Thursday, December 06, 2007


Last night was cold diamonds on black velvet. There was Orion in his warrior pose, sword hung rakishly from his famous belt. Ursa Major is shy this time of year and doesn't appear until well after midnight. By the way, Ursa much prefers his hipper moniker, "The Big Dipper".
What makes this constellation so very useful is the fact that the outside wall of the Big Dipper's pan always points to Polaris, the North Star.... the only star that doesn't move as the night slides by. Reassuringly on the job, the North Star was where it always is -- due north, pointing the way for sailors and other sojourners.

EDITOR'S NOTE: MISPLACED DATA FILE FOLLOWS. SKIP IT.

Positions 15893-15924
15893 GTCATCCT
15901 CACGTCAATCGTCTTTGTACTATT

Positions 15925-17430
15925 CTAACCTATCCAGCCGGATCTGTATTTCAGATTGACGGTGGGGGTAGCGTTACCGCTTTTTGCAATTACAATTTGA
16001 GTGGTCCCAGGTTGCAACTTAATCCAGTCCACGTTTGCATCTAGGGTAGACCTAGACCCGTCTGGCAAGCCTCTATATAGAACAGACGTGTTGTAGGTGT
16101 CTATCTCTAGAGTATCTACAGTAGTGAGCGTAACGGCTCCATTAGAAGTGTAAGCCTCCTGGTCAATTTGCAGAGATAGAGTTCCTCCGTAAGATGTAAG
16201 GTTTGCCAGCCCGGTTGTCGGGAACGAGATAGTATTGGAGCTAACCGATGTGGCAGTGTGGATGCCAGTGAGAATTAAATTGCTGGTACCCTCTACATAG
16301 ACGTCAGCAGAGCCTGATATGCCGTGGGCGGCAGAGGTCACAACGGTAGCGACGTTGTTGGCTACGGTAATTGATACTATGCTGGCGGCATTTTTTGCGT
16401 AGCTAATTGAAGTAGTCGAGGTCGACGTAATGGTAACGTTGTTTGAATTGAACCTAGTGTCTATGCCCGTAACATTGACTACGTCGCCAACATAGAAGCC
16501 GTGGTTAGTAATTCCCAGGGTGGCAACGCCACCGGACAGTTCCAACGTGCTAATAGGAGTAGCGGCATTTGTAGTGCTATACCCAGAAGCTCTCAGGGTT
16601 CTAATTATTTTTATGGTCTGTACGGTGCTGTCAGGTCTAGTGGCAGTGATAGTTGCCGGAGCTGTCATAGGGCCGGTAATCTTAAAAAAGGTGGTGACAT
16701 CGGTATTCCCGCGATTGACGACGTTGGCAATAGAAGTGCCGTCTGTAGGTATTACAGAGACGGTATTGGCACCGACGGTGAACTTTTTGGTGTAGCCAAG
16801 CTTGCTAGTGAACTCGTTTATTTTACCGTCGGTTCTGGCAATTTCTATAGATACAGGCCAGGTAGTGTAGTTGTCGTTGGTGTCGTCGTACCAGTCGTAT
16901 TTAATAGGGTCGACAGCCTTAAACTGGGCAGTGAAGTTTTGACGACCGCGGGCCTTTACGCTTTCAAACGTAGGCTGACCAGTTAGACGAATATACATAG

The water beyond the pilings where "Sails Call" is moored is dark, shivering in a north breeze. As I lie in the cockpit star gazing with binoculars, I can't help but wonder what it would be like to strike out, get outside the sight of land and sail under that twinkling canopy to Bermuda. Never happen.
Too cold, I open the companionway and step down into the warmth of the salon. Three stations to choose from on television. Outside, the current of the Intracoastal Waterway drifts slowly toward Beaufort Inlet on a falling tide and the universe is spinning as it should. We are the one's who are spinning, really, but you know what I mean.

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